I had been unfamiliar with this project’s work until very recently, and I must say that I am deeply impressed on a sonic level. There are some fantastic songwriting choices here, and the execution of those ideas is never anything short of insanely competent. This is a project that I could see becoming a lot more influential than they currently are if they stay on their current trajectory. Here’s hoping. I need another record like this yesterday. Fans of Misthyrming in particular should find plenty to absorb here.


Svrm – Rozpad (atmospheric black metal)

I don’t know a whole lot about Svrm, if I’m being honest. I know it’s an atmospheric black metal project based in the Ukraine and fronted by one-man instrumental wrecking crew S. That’s… about it. But what I feel concretely certain of is that this project is wildly underrated and that the music contained in its first three albums wipes the floor with many other bands releasing material in this vein of black metal. Rozpad is a record that came out of nowhere for me and I haven’t been able to stop listening to it since I first gave it a spin. It’s only March, and we’re already in a zone of AOTY material contenders. This is one of them.

If you are a fan of bands like Alcest, Fluisteraars, or Afsky, what Svrm conjures here should be right up your alley. The instrumentation is a delightful mix of precise and deeply emotional, with each note hitting like a metric ton of historically broken bricks. As a multi-instrumentalist, S. deserves a great deal of credit for producing music that feels like many more than one individual cursing the sky. But he also knows how to slow things down, which brings a healthy and needed change of pace. The title track, “Krematoriy”, “Za viknom”, and “Zhyttya” all contain breaks from the blast-heavy, tremolo-picked mayhem to enter instead into partially acoustic and much more moderately paced sections that drive home even further the record’s emotional core. It’s a wonderful mix of sounds that only further highlights S.’s growth as a songwriter and musician, and I can’t get enough of it.

If atmospheric black metal that packs a wallop is in your wheelhouse, you would do yourself a grave disservice to skip out on Rozpad. Front to back, this is an excellent record from an underrated project that deserves far more recognition and praise than it is currently getting. If you surrender yourself to its charms, I feel very confident that you will be amply and repeatedly rewarded. Great stuff here.


Swampbeast – Seven Evils Spawned of Seven Heads (black/death metal)

Sometimes, you just want your black metal to sound evil. Other times, you’re all about experimentation, branching out into different genres, or maybe just the colder, more abrasive and melancholy black metal aesthetics. But sometimes, just sometimes, you simply you want your music to be dripping with anger, hate, and derision and for a fair share of those emotions to be directed right into the center of your head. In those times, you’d do a lot worse than reaching out to Swampbeast’s Seven Evils Spawned of Seven Heads.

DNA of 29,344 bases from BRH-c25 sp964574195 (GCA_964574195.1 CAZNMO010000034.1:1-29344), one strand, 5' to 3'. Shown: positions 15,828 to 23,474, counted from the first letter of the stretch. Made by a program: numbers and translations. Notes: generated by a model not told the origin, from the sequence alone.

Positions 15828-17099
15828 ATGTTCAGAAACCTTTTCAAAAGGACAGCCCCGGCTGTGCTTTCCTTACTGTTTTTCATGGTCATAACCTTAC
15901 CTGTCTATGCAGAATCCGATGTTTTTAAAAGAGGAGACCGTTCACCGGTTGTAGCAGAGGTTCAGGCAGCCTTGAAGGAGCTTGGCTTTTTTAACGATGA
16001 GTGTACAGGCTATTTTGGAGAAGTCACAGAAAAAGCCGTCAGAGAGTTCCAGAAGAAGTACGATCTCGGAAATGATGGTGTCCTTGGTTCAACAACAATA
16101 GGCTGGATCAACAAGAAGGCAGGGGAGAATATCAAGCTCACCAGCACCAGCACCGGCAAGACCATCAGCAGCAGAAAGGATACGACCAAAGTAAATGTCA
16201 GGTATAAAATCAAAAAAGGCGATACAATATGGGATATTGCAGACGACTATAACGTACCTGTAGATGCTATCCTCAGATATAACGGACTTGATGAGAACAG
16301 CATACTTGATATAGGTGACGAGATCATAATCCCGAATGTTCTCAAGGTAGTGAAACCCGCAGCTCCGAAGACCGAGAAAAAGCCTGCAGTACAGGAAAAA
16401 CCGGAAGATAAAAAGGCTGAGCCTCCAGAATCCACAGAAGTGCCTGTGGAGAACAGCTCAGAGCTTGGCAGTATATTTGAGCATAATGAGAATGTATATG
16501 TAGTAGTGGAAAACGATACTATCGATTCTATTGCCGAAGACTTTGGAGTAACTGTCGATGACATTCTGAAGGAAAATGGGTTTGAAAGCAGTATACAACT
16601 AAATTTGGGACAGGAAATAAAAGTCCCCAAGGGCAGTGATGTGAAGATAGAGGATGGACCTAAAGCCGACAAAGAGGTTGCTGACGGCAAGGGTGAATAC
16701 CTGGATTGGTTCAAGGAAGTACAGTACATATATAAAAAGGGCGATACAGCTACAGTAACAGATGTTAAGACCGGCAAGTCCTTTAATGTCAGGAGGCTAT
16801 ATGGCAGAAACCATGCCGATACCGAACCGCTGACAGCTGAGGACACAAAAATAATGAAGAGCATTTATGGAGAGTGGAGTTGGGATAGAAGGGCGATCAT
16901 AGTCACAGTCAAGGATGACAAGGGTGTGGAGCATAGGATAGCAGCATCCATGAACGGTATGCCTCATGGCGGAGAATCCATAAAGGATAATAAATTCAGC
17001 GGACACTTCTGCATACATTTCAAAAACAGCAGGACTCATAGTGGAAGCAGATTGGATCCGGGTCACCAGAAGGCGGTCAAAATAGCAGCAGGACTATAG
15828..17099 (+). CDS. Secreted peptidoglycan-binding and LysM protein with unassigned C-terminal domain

First, there are the vocals; by Jove, these vocals fucking hate you and everything that lives. They have this awfully deep timbre to them, summoned up from an internal, burning abyss. Then there’s the riffing. On one hand, it drives a lot of its color and style from death metal; the riffs are groovy and often technical, likely to soar into note-heavy passages at a moment’s notice. But then, a lot of the time, the guitars are muscular like they would be on a sludge or crust album, driving hammer after hammer into your bones. There’s feedback used to saw through their meaty core, sporadic uses of punk or hardcore influences, and just an overall approach to guitars that is maximalist and grandiose in purpose and execution.

You take all of that and grace its underlying bottom with thick, pronounced drums and you have the Swampbeast formula, a monster taking notes from the realms of death, black, crust, grind, punk, and more. Don’t believe me? Sounds too good to be true? Just press play on “The Blind God” right here below and then let the album take you into the track after that, “Convulsing in the Shit and Piss of Man” (yeah, that’s the title). Listen to those huge guitars. Keep on the look out for those spontaneous combustion into many-noted guitar leads. Feel those vocals wash over all you, covering you in their filth. Be reborn in the black fires of metal that takes no prisons, makes no apologies, and pummels everything in its path to the ground. All hail!


Frost Bites

Aethyrick – Apotheosis (atmospheric black metal)

…And Oceans’ record from last year really stuck with me as the year progressed. I have a feeling that Aethyrick’s Apotheosis may have much the same effect. Fans of the previously mentioned band should find plenty to dig into here. A fantastic Finnish black metal record that throws plenty of melody into its crashing cacophony of goodness.


Ellende – Triebe (post-black metal)

As far as re-imaginings of previous works go, Triebe may end up being one of the most effective. Re-performing and recording tracks from the project’s 2014 EP Weltennacht, Ellende have conjured here something that reinvigorates the original material and further clarifies and crystalizes its vision. This is a short and worthwhile release for those who already love Ellende’s music, and a great launching point for those unfamiliar with the project’s work. A quality release that improves on its source material in every conceivable way.


Thermohaline – Maelstrom (atmospheric black metal)

Like your black metal bathed in sea water and smelling of a Leviathan? Thermohaline have your jam. Their debut record Maelstrom is about as much fun as I’ve had with a black metal record this year, chock full of unique sea-worthy instrumentals and a thoroughly ferocious sonic backbone, there’s little here not to like for those who enjoy their music as thematic as it gets. Will be listening to this one far into the year.


Jonathan Adams

Published 3 years ago